Wall Painting


Not on view

The work is a portion of a frescolike wall painting from an apartment compound in the ancient Mexican city of Teotihuacan. In the first millennium A.D., residents of Teotihuacan lived in large apartment compounds, many of which were extensively decorated with wall paintings. The current example is probably one of at least eight similar images that once formed the decoration of an interior room in the compound known as Techinantitla from the east side of the city.

The fragment shows a highly abstract depiction of what may be a deity, or perhaps even an elaborate, undeciphered hieroglyphic logogram (a sign representing a word). The symmetry of the figure and the location of a toothed mouth and clawed hands suggest a stylized anthropomorphic being. From the mouth emerges scrolls covered in images of flowers, perhaps a visual representation of "flowery speech" or benevolent oration. The figure is covered in circular and ovular shapes painted green—mostly likely images of jade beads—and fringed with green feathers; both greenstone and green feathers were luxurious imported materials. The green color evokes water, maize plants, and agricultural fertility.

A similar fragment is in the collections of the Sainsbury Centre for the Visual Arts, and a fragment of the same mural series in the Ethnological Museum in Berlin includes a border that repeats the jade and feathered motifs. Not all aspects of the mural's central character are flowery and green, however: the fearsome claws at the center of the image hint at the threat of potential violence by natural forces, divine power, or Teotihuacan’s own military regime.

Further reading

Berrin, Kathleen, and Esther Pasztory. Teotihuacan: Art from the City of the Gods. The Fine Arts Museums of San Francisco, 1993.

Carballo, David M., Kenneth G. Hirth, and Barbara Arroyo. Teotihuacan: The World Beyond the City. Dumbarton Oaks, 2020.

Cowgill, George L. State and Society at Teotihuacan. Annual Review of Anthropology, Vol. 26, pp. 129-161, 1997.

Evans, Susan Toby, "Teotihuacan Murals: An Appendix," in Processions in the Ancient Americas, Penn State University Occasional Papers in Anthropology No. 33 (2016): 122–153

Galitz, Kathryn. The Metropolitan Museum of Art: Masterpiece Paintings. New York: Skira, 2016, no. 44.

Headrick, Annabeth. The Teotihuacan Trinity: The Sociopolitical Structure of an Ancient Mesoamerican City. University of Texas Press, 2007.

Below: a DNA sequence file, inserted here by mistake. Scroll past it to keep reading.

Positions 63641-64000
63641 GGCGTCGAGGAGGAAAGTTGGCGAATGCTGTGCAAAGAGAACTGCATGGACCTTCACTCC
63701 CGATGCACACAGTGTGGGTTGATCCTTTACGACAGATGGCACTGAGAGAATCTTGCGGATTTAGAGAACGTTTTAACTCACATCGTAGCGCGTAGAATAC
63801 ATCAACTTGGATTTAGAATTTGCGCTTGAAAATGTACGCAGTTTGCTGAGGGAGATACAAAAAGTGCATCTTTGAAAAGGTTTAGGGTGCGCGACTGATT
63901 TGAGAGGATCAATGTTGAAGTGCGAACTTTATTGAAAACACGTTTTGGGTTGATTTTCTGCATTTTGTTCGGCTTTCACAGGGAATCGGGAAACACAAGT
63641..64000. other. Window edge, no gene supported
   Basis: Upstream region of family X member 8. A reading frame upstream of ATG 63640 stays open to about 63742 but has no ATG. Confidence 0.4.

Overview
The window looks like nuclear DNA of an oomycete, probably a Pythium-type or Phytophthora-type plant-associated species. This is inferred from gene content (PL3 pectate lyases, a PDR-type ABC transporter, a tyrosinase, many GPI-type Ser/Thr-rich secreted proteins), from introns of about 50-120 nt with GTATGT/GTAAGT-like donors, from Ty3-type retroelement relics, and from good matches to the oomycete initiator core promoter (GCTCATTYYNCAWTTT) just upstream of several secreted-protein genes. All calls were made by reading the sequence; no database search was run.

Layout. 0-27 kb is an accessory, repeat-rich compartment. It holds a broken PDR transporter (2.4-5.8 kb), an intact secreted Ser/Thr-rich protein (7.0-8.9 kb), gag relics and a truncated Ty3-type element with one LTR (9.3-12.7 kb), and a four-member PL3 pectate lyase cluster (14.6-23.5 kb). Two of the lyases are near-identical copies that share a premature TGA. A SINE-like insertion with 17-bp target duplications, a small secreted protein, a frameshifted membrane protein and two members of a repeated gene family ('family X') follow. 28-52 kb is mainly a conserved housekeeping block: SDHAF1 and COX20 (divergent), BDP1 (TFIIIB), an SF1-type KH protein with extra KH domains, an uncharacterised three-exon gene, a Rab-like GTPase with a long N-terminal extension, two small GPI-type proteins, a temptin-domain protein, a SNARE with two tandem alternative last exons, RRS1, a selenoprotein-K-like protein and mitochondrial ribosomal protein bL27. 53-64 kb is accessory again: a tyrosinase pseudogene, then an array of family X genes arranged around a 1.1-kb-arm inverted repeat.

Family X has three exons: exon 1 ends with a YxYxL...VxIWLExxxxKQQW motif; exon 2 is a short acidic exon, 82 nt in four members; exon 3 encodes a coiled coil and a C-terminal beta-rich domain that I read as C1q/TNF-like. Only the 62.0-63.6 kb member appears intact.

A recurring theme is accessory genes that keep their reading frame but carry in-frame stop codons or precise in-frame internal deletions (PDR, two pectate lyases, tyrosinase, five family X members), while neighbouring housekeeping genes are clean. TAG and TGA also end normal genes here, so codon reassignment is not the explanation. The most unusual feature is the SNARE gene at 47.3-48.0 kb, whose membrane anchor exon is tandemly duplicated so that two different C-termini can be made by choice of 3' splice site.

Manzanilla, Linda R. Cooperation and tensions in multiethnic corporate societies using Teotihuacan, Central Mexico, as a case study. Proceedings of the National Academy of Sciences of the United States of America Vol. 112, No. 30, pp. 9210-9215, 2015.

Murakami, Tatsuya. Entangled Political Strategies: Rulership, Bureaucracy, and Intermediate Elites at Teotihuacan. In Sarah Kurnick and Joanne Baron, eds., Political Strategies in Pre-Columbian Mesoamerica, pp. 153-179. University Press of Colorado, 2016.

Pasztory, Esther. Teotihuacan: An Experiment in Living. University of Oklahoma Press, 1997.

"Recent Acquisitions: A Selection 2014." In Metropolitan Museum of Art Bulletin. Vol. vol. 72, no.2. Fall 2014, p. 15.

Robb, Matthew, ed. Teotihuacan: City of Water, City of Fire. San Francisco: de Young Museum, Fine Arts Museums of San Francisco, 2017, no. 180, p. 410.

Ruiz Gallut, María Elena, and Jesús Torres Peralta, eds. Arquitectura y urbanismo: pasado y presente de los espacios en Teotihuacan: Memoria de la Tercera Mesa Redonda de Teotihuacan. Mexico City, Instituto Nacional de Antropología e Historia, 2005.

Sarro, Patricia J., and Matthew H. Robb. Passing through the Center: The Architectural and Social Contexts of Teotihuacan Painting. In Cynthia Kristan-Graham and Laura M. Amrhein, eds., Memory Traces: Analyzing Sacred Space at Five Mesoamerican Sites, pp. 21-43. University Press of Colorado, 2015.

Sugiyama, Saburo. Human Sacrifice, Militarism, and Rulership: Materialization of State Ideology at the Feathered Serpent Pyramid, Teotihuacan. Cambridge University Press, 2005.

Taube, Karl A. The Temple of Quetzalcoatl and the Cult of Sacred War at Teotihuacan. RES: Anthropology and Aesthetics, No. 21, pp. 53-87, Spring, 1992.

Turner, Andrew. Unmasking Tlaloc: The Iconography, Symbolism, and Ideological Development of the Teotihuacan Rain God. In Anthropomorphic Imagery in the Mesoamerican Highlands: Gods, Ancestors and Human Beings, Brigitte Faugere and Christopher S. Beekman, eds. University Press of Colorado, 2020.

Wall Painting, Earthen aggregate, lime plaster, pigments, Teotihuacan

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